Getting started with British Newspapers
Welcome to the largest digitization project of British newspapers in history– 10 years in the making, three centuries of information, more than 65 million articles– and it’s found all together on findmypast.
Findmypast’s collection of nearly 200 titles accessible through our exclusive partnership with the British Library will open a treasure trove of family history to explore. British Newspapers provide a vivid window into the past – people will be able to find their ancestors and discover what life was like on their street, their town and their time period from 1710 to 1953.
Early British newspapers captured the pulse of the time and reflected the beliefs of the people. Learn about your ancestor’s hobbies, work accomplishments, community involvement, bizarre community tales and how major historical events affected local communities.
What is the British Newspaper project?
The British Library has one of the world’s most comprehensive newspaper collections – more than three centuries of local, regional and national newspapers from every corner of the United Kingdom. During a 10 year project, Findmypast partnered with the British Library to scan and upload starting with 6 million pages dating from 1700 to 1953. This evolving collection of British Newspapers will be available on findmypast with about 8,000 new pages to search online every day.
To gain access to these newspapers, family historians had to travel to London and trudge through the British Library’s newspaper archives page by page. Now you can search your family tree at home with ease.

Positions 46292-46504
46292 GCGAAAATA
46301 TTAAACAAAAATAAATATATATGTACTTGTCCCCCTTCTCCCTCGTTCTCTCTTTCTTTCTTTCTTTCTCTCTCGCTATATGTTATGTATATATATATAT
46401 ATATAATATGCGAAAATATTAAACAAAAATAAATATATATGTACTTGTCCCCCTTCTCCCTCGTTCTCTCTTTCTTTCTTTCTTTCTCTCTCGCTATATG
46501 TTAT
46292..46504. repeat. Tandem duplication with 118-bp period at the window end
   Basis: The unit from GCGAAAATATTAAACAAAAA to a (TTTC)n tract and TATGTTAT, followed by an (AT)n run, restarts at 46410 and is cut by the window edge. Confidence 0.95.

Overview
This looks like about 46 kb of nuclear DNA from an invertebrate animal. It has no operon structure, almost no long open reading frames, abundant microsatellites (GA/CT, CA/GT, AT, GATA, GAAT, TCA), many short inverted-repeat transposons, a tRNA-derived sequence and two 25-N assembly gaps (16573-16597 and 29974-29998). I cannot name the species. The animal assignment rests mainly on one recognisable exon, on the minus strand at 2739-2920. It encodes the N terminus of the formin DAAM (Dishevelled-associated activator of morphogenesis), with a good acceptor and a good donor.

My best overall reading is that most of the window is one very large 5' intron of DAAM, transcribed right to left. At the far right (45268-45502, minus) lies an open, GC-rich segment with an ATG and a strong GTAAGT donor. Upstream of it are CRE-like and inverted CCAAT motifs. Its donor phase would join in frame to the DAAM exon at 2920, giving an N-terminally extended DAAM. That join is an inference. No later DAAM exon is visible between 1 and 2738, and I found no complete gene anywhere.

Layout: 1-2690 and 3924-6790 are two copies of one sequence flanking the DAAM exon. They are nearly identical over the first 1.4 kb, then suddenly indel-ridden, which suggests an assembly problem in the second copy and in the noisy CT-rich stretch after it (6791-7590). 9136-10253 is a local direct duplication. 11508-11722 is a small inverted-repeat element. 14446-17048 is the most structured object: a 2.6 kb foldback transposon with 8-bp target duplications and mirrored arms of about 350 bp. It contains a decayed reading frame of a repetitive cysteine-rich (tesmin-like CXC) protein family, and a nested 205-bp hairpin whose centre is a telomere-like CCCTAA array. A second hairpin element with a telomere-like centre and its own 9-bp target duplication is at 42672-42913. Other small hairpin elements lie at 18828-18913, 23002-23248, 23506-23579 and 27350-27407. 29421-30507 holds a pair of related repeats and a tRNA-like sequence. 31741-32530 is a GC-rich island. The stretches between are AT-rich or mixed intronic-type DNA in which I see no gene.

Ancestors are fully searchable by name, keywords, dates, title and tags. This accurate search is possible using optical character recognition, software that searches through thousands of pages, clippings and letters to find the exact word or ancestor that you are looking for.
British Newspaper facts:
- The removal of England's "pre-publication" censorship laws in 1695 allowed for the UK newspaper boom- about 31 papers emerged by the 1730s.
- Despite London's high illiteracy rates in mid-1700s (around 55 percent for men and 30 percent for women), an average of 42 percent of the population read or heard the news read aloud daily.
- It would take the average adult 106 years (with no breaks and no sleep) to read up to 4 million pages at the average adult rate of reading 250 words a minute.
- If you joined up all the sentences in 6 million pages, they would reach for about 90,000 miles - that's about three and a half times the circumference of the world.